For years, technologies like Apple's Siri and Google's Google Now have been flying blind, awoken by the spoken command of their users. If Apple acquires PrimeSense, perceptual computing may finally open its eyes.
Reports from Israel's Calcalist indicate that Apple is close to snapping up PrimeSense for $345 million or so—lower than what investors had hoped for, apparently. PrimeSense has not confirmed the talks, which reportedly could be concluded as early as this week.
Gamers know PrimeSense—the company was the eyes and ears behind the original Xbox, able to "see" users and put them inside the game itself. The original Xbox also recognizes spoken commands, which can be used to control the console itself (and, to a lesser extent, some games—although gamers haven't warmed to in-game commands as readily.)
One possible reason for the relatively low valuation is that both Microsoft and Intel are each working on perceptual computing themselves. Rather than use a PrimeSense sensor, the Xbox One incorporates its own, smaller sensor, which has been improved and more deeply integrated into the Xbox OS. (The One launches this Friday.) Intel has also worked with third parties, including Creative, to integrate depth-sensing cameras like the kind PrimeSense helped develop into ultrabooks by the end of 2014. Another Israeli developer, PointGrab, has also showed off technology that uses the Webcam built into notebooks to recognize gestures.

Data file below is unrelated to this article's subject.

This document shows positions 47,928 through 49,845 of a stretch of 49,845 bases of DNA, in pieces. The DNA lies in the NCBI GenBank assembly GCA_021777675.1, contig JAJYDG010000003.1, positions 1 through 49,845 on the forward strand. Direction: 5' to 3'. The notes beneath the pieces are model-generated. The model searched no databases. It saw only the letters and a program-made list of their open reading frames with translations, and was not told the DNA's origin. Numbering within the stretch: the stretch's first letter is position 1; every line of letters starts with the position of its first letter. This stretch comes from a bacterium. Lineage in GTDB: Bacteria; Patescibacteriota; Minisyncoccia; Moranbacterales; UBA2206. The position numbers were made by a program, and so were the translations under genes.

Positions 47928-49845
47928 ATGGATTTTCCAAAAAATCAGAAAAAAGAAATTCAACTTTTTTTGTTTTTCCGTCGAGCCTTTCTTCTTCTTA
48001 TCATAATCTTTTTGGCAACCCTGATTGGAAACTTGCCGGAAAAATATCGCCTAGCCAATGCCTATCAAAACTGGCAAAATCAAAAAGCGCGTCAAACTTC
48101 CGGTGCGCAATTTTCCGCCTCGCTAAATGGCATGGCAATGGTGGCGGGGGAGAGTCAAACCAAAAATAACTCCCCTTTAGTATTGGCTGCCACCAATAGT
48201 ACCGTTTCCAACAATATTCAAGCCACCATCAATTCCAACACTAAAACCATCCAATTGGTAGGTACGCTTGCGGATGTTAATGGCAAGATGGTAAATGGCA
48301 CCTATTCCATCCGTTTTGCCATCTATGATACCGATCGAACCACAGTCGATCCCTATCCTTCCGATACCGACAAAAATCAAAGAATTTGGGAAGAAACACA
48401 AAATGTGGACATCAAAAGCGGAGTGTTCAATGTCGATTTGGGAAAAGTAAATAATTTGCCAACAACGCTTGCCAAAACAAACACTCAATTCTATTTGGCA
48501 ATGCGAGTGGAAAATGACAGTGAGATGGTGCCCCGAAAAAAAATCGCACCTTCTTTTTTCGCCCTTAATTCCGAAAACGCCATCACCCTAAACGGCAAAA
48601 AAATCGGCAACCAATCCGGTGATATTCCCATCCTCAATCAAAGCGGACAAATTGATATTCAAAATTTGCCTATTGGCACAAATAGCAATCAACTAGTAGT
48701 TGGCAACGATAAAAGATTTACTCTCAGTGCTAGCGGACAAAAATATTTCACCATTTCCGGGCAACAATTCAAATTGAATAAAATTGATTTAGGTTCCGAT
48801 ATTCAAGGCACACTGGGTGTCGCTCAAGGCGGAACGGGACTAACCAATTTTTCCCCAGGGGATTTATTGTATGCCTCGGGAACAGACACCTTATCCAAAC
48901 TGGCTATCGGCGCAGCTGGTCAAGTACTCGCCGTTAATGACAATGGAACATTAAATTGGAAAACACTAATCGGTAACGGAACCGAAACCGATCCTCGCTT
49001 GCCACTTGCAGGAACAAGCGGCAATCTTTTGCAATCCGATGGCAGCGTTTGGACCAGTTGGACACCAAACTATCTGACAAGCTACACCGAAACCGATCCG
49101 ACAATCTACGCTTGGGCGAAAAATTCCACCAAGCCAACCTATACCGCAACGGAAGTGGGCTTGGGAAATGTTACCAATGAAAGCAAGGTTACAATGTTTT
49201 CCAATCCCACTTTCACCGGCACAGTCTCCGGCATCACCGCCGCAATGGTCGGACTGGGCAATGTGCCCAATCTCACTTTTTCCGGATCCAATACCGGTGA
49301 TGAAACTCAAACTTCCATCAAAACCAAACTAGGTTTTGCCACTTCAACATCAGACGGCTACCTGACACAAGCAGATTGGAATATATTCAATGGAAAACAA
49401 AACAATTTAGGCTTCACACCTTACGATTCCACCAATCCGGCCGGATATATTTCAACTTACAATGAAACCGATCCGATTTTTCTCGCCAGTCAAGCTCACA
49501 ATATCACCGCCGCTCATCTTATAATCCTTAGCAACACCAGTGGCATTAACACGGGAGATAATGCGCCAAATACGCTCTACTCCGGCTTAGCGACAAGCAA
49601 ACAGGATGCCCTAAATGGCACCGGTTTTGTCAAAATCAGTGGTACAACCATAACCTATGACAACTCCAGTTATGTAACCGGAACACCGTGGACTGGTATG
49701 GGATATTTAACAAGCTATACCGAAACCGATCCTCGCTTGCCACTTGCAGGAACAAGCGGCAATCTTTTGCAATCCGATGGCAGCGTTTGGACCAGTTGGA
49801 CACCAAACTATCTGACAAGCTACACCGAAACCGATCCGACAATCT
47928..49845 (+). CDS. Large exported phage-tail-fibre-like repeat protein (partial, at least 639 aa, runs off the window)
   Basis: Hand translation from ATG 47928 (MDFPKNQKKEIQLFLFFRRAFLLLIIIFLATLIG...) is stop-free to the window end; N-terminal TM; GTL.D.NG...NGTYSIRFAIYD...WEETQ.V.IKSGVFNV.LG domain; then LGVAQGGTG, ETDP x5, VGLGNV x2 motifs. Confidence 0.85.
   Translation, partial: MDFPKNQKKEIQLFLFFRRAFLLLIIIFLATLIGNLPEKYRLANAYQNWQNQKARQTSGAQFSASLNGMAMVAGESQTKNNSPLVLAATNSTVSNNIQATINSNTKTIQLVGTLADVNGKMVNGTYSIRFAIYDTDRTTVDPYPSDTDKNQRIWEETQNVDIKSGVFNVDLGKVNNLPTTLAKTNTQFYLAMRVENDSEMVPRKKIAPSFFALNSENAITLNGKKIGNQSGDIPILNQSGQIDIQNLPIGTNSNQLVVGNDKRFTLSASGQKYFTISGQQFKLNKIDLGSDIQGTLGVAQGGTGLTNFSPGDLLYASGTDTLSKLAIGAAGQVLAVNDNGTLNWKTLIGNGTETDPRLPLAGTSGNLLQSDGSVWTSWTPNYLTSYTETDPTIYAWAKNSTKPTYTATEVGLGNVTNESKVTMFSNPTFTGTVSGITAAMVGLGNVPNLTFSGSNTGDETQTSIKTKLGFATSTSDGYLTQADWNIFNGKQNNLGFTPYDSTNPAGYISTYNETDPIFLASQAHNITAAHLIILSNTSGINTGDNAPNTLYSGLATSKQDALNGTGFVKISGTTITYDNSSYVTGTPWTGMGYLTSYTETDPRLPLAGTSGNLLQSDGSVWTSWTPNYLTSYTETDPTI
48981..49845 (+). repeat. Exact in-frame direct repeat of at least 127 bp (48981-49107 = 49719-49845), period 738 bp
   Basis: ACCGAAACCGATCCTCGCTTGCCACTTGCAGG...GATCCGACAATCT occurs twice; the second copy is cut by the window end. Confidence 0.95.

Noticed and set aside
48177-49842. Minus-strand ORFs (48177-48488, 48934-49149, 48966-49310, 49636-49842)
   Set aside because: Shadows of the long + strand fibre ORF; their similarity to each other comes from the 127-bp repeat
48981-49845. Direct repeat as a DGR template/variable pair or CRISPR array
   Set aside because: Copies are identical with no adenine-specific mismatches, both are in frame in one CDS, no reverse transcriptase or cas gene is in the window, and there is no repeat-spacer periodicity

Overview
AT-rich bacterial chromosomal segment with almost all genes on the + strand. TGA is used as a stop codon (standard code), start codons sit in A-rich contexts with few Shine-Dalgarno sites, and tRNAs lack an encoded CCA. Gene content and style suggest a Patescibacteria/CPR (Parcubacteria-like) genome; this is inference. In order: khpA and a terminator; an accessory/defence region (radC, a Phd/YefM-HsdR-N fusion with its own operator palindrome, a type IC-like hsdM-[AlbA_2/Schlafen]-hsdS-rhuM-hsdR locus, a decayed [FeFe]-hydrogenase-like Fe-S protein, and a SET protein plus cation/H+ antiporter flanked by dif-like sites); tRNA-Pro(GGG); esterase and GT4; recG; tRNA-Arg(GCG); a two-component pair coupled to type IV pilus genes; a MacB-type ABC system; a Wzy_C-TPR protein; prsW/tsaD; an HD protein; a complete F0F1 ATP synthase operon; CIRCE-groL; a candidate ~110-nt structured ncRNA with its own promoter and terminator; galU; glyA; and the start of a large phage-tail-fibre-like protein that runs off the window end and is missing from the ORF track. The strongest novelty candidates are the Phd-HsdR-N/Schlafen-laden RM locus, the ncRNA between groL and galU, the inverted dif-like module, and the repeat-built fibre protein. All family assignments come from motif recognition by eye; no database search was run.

For now, PrimeSense isn't talking. "PrimeSense is the leading 3D technology in the market," the company has said in a statement. "We are focused on building a prosperous company while bringing 3D sensing and Natural Interaction to the mass market in a variety of markets such as interactive living room and mobile devices. We do not comment on what any of our partners, customers or potential customers are doing and we do not relate to rumors or re-cycled rumors."
The work by Microsoft, Intel, and PointGrab means that if the Apple-PrimeSense deal is completed, PC makers won't necessarily have to wave gestures goodbye. But so far, it's been the mobile platforms that have shown the most interest in perceptual computing.
The PrimeSense sensor inside the Xbox does point the way toward technologies that could prove useful in phones, including facial recognition, a technology that Google launched with the Galaxy Nexus and Android 4.0. And unless users turn it off, the new Kinect camera is otherwise eternally vigilant, keeping its eyes and ears cocked for new commands.
Phones haven't gone quite so far, primarily limited by concerns about limiting their battery life. But Apple has already begun leaning toward always-on sensing. Apple's new M7 sensor chip within the iPhone 5S aggregates information from the in-phone gyroscope, compass, and accelerator—and as the MIT Technology Review notes—is forever collecting data. Apple is also reportedly installing sensors within its stores to track how shoppers move—and over which products they linger.
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